The Universe of Genetic Testing

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Pros and Cons of Clinical Genetic Testing

Genetic testing holds great potential for the future of medical care. It offers many benefits, including providing important information that can be used when making decisions about having a family and taking care of one's own health. However, there are also limitations. For this reason, it is important to understand the nature of genetic testing and the information that it can and can't provide. For example:

  • Clinical genetic tests are not just descriptive as many laboratory tests are (such as describing the glucose level in your blood), but they are predictive as well. Predictive tests will not give a yes/no answer, but instead will tell what the chances are of developing a particular genetic condition. Such results are not definitive and may leave a person wondering what to do with those results, particularly if available treatments or therapies limit the course of action.
  • A particular genetic test will only tell if there is specific genetic variant, or mutation; it cannot guarantee whether the disease will develop nor can the test provide information about other genetic diseases not being specifically looked for by that test.
  • While the test may detect a particular problem gene, it cannot predict how severely the person carrying that gene will be affected. Again with cystic fibrosis, symptoms may be mild bronchial abnormalities or they may range to severe lung, pancreatic, and intestinal problems depending on the specific mutation present.
  • Many genetic tests cannot detect all of the variations that can cause a particular disease. For instance, with genetic testing for cystic fibrosis, most genetic testing panels only look for the more common variants, not all of those that are associated with this disease.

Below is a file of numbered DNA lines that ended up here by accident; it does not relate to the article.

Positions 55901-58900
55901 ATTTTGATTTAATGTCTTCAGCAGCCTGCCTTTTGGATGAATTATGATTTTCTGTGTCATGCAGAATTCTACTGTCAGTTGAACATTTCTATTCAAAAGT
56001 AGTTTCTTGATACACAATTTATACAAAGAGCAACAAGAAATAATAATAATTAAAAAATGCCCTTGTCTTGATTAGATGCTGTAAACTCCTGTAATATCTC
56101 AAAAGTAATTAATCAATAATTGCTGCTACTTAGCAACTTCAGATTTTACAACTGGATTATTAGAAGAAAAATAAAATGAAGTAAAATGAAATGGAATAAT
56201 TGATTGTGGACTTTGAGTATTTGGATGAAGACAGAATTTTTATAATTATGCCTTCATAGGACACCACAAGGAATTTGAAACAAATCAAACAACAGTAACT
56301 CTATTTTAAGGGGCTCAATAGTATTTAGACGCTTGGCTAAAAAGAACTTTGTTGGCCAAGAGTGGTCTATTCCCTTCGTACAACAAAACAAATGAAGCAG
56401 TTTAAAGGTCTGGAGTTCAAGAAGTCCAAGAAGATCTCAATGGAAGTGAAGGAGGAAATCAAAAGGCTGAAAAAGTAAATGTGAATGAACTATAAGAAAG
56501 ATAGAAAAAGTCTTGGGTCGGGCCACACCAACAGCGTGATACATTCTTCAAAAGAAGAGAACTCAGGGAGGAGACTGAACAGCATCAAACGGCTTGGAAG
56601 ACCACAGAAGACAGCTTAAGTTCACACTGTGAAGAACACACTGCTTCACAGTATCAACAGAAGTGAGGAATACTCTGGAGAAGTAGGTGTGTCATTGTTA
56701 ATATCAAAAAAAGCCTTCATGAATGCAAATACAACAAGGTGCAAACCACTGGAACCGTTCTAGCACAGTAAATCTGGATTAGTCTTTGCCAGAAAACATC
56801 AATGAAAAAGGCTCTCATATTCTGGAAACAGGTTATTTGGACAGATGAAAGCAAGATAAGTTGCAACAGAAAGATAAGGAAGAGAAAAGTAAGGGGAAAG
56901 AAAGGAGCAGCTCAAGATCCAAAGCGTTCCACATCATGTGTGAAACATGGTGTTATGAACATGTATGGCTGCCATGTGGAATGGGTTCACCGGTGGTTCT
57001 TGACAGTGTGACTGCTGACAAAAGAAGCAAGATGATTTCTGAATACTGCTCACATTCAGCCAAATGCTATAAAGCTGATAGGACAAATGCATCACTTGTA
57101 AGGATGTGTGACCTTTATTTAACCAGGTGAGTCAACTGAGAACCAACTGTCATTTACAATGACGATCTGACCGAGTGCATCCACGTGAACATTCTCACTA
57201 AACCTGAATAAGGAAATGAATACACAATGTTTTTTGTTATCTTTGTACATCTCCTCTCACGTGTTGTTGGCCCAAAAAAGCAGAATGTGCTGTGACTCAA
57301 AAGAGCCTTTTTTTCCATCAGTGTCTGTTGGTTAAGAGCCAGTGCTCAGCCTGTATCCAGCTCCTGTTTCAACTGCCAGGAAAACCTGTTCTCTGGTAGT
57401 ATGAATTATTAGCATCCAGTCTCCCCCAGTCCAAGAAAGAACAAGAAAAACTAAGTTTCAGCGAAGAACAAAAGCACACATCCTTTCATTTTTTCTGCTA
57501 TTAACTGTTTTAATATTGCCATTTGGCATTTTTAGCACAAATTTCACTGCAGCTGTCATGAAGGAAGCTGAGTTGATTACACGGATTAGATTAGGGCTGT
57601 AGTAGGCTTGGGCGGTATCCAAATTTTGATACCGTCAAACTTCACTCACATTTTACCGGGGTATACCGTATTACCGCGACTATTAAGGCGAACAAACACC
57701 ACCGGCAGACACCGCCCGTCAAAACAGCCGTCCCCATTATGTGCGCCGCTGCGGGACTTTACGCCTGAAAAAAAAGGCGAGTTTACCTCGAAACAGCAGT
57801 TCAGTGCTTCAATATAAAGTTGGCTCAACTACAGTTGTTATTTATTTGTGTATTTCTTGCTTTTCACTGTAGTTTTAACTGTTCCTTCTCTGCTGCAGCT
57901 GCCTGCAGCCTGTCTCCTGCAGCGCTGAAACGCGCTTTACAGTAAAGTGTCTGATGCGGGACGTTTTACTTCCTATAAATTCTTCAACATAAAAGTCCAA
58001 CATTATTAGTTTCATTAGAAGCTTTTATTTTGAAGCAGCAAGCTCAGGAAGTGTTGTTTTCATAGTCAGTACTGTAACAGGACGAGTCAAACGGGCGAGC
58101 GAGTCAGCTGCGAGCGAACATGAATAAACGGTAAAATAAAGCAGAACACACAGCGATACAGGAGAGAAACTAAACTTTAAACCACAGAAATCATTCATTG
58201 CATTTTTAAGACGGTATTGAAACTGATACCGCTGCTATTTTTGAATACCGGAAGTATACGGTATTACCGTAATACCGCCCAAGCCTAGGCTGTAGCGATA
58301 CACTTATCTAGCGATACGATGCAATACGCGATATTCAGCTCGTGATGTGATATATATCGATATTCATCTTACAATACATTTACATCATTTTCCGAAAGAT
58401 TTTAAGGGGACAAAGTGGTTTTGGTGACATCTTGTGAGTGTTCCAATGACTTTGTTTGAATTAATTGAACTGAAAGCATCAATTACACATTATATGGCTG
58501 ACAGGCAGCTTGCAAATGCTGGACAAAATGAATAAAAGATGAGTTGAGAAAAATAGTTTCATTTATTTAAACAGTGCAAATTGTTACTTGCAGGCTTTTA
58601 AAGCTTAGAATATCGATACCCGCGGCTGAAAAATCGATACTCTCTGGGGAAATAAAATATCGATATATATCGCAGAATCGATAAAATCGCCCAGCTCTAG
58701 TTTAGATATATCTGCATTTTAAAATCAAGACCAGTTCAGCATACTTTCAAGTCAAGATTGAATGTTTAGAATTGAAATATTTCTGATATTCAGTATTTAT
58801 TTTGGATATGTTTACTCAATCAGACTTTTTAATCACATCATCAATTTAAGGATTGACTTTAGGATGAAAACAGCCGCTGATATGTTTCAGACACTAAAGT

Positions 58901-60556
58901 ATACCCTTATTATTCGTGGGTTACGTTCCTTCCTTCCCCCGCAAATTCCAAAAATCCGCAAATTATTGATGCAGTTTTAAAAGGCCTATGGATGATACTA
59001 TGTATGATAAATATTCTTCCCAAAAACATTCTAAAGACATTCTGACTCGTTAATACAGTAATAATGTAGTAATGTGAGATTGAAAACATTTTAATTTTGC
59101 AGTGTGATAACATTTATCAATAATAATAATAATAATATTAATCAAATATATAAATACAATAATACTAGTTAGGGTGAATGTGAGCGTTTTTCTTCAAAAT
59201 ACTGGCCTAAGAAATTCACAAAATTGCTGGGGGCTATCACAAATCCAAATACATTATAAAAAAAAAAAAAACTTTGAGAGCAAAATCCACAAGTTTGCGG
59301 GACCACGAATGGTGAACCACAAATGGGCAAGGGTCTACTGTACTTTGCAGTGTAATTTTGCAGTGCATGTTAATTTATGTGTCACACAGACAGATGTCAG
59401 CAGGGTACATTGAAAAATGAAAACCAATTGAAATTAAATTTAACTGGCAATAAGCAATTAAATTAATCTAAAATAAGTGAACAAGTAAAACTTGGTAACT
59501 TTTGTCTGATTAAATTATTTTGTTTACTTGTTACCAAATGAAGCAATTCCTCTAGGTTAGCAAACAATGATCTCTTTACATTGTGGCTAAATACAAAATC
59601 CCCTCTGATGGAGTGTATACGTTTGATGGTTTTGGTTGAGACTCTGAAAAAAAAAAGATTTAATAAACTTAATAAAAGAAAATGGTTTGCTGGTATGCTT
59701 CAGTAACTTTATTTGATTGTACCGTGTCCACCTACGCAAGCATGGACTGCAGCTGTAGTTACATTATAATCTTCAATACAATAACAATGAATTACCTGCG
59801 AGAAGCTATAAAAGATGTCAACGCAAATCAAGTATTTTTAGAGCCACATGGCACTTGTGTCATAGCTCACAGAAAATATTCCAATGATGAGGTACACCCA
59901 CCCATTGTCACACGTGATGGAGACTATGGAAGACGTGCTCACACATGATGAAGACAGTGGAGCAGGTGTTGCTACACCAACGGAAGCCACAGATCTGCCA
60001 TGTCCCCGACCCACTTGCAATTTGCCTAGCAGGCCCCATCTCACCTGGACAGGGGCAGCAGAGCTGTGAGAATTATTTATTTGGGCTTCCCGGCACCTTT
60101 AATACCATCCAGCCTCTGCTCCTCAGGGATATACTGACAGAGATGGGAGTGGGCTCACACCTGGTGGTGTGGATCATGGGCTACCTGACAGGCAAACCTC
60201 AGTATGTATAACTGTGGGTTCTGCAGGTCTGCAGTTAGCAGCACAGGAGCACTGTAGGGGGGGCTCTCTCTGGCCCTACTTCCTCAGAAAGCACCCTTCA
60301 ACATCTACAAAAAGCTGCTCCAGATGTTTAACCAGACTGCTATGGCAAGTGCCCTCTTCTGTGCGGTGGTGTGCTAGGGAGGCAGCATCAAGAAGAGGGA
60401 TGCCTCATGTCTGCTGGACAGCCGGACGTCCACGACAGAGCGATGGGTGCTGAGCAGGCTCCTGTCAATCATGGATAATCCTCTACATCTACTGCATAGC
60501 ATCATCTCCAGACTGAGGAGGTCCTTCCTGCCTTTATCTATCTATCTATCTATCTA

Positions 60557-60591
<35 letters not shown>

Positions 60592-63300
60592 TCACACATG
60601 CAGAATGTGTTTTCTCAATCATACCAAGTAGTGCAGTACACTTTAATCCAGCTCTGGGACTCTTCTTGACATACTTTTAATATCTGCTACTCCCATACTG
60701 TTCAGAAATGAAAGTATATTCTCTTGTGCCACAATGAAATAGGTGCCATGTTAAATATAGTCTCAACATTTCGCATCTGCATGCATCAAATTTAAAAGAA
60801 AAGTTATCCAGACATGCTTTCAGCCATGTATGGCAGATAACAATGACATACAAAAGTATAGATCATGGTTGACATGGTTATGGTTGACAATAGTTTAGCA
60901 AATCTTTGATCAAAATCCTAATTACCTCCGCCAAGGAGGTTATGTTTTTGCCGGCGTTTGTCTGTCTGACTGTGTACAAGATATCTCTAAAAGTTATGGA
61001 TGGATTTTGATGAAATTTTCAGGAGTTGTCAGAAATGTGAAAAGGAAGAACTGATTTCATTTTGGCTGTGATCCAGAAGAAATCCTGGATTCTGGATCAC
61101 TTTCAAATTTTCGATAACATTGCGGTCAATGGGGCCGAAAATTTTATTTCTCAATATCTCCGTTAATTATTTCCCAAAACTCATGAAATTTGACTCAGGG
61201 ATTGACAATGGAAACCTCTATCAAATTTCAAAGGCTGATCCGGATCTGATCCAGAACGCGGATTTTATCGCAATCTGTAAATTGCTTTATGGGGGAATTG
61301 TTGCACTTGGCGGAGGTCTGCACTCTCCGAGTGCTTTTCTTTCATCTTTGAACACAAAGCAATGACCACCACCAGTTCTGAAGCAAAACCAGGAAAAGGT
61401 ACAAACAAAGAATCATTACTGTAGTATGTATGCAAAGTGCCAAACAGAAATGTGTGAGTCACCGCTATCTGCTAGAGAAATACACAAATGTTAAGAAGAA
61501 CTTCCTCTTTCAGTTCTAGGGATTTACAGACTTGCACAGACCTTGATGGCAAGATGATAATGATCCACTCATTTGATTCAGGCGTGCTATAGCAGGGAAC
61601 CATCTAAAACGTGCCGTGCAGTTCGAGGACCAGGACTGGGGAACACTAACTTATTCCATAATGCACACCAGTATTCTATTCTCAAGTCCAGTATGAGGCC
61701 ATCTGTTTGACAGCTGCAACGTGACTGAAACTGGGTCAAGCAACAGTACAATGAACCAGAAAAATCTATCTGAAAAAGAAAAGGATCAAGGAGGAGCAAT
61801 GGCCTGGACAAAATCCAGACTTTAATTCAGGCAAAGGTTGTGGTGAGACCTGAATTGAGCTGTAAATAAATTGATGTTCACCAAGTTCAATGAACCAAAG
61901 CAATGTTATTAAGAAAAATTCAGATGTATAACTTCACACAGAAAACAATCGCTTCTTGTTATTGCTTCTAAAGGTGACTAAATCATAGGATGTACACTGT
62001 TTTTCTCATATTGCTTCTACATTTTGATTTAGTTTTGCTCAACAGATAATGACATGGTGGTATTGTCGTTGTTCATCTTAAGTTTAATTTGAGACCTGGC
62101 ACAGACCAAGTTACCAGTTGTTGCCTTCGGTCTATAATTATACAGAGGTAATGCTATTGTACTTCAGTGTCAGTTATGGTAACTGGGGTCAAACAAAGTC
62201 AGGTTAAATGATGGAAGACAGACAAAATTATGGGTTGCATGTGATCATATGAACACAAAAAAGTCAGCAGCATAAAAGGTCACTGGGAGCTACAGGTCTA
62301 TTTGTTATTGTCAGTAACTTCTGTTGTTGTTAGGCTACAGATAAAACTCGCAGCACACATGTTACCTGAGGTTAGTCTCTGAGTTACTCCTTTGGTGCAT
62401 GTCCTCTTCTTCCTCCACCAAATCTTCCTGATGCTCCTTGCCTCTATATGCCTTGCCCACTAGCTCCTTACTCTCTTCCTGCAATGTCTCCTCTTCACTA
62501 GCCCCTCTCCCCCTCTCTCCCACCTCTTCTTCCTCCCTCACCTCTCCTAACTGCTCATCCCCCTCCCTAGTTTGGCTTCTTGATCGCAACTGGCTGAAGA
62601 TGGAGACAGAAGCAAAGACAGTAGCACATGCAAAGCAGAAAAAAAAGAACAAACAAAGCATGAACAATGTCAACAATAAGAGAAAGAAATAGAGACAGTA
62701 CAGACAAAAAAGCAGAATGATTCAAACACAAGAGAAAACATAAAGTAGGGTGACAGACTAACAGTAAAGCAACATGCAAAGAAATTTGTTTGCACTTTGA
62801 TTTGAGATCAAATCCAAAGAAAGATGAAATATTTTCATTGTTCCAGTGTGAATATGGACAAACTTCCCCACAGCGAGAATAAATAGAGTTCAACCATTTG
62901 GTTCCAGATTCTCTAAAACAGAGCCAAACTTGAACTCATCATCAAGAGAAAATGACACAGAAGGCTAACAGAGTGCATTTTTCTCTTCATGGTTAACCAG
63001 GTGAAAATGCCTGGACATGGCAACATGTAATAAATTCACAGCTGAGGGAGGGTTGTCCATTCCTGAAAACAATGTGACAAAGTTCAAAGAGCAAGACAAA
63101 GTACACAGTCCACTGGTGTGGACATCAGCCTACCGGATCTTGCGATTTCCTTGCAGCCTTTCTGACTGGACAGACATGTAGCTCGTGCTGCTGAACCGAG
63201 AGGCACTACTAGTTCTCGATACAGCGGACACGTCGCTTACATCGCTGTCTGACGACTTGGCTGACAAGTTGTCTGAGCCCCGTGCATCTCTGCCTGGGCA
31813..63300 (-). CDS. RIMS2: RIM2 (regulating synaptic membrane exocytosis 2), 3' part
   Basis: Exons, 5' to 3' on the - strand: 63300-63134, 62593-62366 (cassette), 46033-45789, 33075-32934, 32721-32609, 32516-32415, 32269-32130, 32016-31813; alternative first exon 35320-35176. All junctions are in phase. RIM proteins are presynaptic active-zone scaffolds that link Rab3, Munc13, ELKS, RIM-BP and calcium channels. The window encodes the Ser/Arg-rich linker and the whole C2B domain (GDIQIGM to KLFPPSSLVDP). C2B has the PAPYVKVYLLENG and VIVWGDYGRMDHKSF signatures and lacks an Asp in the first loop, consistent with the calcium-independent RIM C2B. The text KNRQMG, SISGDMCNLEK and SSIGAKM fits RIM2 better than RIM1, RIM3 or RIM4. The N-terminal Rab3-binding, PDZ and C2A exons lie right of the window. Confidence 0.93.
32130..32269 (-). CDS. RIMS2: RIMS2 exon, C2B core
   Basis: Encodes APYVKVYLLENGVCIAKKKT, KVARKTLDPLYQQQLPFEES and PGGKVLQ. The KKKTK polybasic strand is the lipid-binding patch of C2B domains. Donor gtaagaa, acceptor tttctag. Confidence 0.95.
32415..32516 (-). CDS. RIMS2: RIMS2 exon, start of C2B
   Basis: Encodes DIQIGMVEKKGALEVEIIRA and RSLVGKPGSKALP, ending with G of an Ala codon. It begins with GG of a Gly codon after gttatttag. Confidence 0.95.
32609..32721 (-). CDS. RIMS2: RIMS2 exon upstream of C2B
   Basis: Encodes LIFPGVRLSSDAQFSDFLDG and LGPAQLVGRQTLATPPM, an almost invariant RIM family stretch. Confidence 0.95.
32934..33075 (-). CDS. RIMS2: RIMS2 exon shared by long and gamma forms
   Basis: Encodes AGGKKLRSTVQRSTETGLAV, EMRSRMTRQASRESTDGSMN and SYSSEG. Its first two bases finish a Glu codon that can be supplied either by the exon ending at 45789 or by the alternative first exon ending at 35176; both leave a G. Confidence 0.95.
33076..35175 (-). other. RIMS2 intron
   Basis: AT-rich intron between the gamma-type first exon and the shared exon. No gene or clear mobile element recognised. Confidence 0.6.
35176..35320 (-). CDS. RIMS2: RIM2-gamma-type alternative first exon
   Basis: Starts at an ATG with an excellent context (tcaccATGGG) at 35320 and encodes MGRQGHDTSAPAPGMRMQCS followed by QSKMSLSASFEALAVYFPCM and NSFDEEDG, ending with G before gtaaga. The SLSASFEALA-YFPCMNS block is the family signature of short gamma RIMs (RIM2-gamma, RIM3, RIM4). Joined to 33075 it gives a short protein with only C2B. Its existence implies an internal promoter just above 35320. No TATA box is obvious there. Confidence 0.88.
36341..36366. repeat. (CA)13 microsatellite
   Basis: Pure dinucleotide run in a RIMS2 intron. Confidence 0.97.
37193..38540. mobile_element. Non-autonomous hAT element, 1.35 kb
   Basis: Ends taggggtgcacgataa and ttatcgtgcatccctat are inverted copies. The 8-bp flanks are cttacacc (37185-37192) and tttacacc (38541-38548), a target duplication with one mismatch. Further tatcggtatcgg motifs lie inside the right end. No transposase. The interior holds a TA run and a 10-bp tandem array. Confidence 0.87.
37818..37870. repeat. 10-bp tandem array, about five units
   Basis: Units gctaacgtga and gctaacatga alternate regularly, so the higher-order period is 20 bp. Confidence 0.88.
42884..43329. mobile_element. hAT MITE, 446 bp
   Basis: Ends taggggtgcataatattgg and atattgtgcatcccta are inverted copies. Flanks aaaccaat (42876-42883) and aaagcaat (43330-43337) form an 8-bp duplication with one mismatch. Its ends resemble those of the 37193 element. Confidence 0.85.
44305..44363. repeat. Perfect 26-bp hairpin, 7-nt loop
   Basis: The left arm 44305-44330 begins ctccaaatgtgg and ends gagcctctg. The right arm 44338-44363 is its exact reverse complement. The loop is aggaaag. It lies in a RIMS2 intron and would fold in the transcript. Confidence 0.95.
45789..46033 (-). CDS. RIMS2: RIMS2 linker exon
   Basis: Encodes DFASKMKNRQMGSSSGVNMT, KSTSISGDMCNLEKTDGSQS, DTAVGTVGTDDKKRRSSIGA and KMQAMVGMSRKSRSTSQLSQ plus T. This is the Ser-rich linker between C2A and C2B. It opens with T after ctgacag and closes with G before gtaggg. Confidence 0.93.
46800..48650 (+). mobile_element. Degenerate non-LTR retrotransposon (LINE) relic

• Many diseases are the result of an interaction between one's genes and one's environment. The way in which these interactions cause disease is not clearly understood. Examples of these diseases include coronary heart disease, type 2 diabetes, obesity, and Alzheimer disease.
  • Legal issues, such as patient privacy, use of genetic testing to determine insurance coverage, and the use of archived patient samples are some of the broader social issues to be considered.

Because of these limitations, genetic test results can be a mixed blessing. An absolutely essential component of clinical genetics testing is giving your informed consent to do the tests and knowing what you want to do with the results of these tests. Know your legal rights as well. Make certain that your privacy is respected. Educate yourself about genetic tests, and talk to your medical provider if you think you should have genetic testing performed. This is especially important as more genetic testing becomes available directly to consumers. For more on this, listen to the following podcast from Clinical Chemistry and watch the NOVA program,  Cracking Your Genetic Code.

Direct-to-Consumer Genotyping (Clinical Chemistry, August 2010)

It is also important to remember that genetic testing is different from other types of laboratory testing. Results of genetic tests may have implications not only for you the patient, but also for your family members, who may need to be tested as well. In addition, genetic education and counseling is often advised to help understand and cope with the results of genetic tests. Genetic counselors are trained professionals who can help those with family members who have a genetic disorder as well as those at risk to better understand the science behind inherited conditions. They can identify families at risk of certain genetic disorders and offer support and counseling as well as serve as patient advocates. For more information on genetic counselors and to find one near you, visit the National Society of Genetic Counselors web site.

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